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Impact of Scottish minimum alcohol price

The Office of National Statistics’s (ONS’s) May Consumer Price Index are the first to include the impact of the new minimum alcohol pricing in Scotland, which came into effect on 1 May 1, 2018

Management consultants Simon-Kucher & Partners calculated that the new price floor of 50p per unit of alcohol meant that the average price per unit of alcohol (PPU) increased by 10% (moving the average PPU from 53p to 58p). The company said that while Scottish alcohol sales account for just 0.2% of the total CPI basket it will benefit retailers and producers by around £90 million over the next 12 months, while if it were introduced to the rest of the country they would gain a further £750 million.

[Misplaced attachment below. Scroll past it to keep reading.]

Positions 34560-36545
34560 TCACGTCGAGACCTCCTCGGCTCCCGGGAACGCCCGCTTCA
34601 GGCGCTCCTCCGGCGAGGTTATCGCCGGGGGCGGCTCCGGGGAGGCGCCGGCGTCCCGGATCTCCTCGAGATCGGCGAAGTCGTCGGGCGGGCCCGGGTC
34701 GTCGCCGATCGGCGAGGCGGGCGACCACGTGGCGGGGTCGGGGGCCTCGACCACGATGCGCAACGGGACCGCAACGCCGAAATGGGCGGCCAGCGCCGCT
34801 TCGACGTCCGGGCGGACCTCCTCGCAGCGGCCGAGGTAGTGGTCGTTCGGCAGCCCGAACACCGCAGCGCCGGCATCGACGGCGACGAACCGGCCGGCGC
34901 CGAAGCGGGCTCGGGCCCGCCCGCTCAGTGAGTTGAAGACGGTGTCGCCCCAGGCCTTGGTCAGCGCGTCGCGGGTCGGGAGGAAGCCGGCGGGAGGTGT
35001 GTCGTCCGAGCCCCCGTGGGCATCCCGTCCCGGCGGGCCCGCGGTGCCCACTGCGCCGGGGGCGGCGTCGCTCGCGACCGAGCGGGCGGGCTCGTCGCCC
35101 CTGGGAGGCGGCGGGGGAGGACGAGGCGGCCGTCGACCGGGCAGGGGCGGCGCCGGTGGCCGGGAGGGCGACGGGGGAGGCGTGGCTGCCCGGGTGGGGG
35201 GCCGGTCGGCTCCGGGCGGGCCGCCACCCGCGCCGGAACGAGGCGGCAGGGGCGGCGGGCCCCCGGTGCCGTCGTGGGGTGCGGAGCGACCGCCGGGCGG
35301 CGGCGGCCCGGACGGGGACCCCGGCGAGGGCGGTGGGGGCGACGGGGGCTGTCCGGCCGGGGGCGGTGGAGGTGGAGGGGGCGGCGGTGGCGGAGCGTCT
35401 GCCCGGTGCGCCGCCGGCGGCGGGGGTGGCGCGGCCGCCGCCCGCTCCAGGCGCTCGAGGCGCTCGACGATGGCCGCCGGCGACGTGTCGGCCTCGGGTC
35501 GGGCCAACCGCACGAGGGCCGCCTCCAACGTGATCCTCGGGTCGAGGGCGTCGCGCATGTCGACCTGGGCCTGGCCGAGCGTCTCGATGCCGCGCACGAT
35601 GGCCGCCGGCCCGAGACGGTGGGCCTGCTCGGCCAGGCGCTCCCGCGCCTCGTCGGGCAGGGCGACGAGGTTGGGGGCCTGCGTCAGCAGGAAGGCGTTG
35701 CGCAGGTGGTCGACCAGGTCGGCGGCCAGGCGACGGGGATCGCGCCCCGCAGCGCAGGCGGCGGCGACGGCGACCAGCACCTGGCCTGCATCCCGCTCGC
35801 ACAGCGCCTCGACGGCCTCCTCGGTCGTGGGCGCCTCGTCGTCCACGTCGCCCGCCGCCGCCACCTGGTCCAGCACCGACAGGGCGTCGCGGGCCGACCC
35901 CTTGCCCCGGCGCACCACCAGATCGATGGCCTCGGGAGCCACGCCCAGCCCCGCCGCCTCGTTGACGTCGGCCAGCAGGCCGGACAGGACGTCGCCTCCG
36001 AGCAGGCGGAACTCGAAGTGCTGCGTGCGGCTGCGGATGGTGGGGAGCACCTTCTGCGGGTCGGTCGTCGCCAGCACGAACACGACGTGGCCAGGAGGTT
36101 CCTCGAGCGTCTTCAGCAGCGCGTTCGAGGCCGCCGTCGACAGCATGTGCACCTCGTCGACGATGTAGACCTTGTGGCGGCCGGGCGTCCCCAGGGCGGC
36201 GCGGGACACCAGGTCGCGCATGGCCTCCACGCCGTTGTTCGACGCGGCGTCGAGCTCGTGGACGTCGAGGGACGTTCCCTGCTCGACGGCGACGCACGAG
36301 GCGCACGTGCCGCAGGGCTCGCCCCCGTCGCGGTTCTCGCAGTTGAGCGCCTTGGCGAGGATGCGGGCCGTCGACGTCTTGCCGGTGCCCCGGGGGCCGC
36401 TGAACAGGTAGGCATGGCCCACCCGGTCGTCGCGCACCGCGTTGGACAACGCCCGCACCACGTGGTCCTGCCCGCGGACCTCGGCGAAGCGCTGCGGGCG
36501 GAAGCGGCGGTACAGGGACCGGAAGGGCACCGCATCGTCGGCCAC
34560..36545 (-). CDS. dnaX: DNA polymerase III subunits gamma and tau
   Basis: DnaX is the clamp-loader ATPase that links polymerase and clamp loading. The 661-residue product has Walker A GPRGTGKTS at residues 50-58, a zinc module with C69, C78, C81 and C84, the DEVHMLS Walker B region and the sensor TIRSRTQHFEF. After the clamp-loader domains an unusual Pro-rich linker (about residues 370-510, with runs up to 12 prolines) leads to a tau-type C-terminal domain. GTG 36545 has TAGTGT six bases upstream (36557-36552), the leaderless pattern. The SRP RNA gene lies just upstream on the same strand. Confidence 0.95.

James Brown, Partner and Head of the copany’s UK Consumer & Retail said: “The new minimum alcohol price in Scotland is aimed at increasing the cost of cheap alcohol. But it will also cause a ripple of further price increases across other alcoholic drinks as retailers and manufacturers increase their prices to keep a gap with their low-cost competitors. So it’s likely that the average price increase in Scotland will eventually be even higher than 10%.

“The minimum alcohol price follows hot on the heels of the UK government’s introduction of a tax on high sugar drinks. The big difference between the two policies is where the extra revenue will go. With the Sugar Tax the winner is the Treasury who benefits from extra tax generated. With the minimum alcohol price, the alcohol producers and retailers will be the main beneficiaries thanks to higher revenues on lower volumes.”

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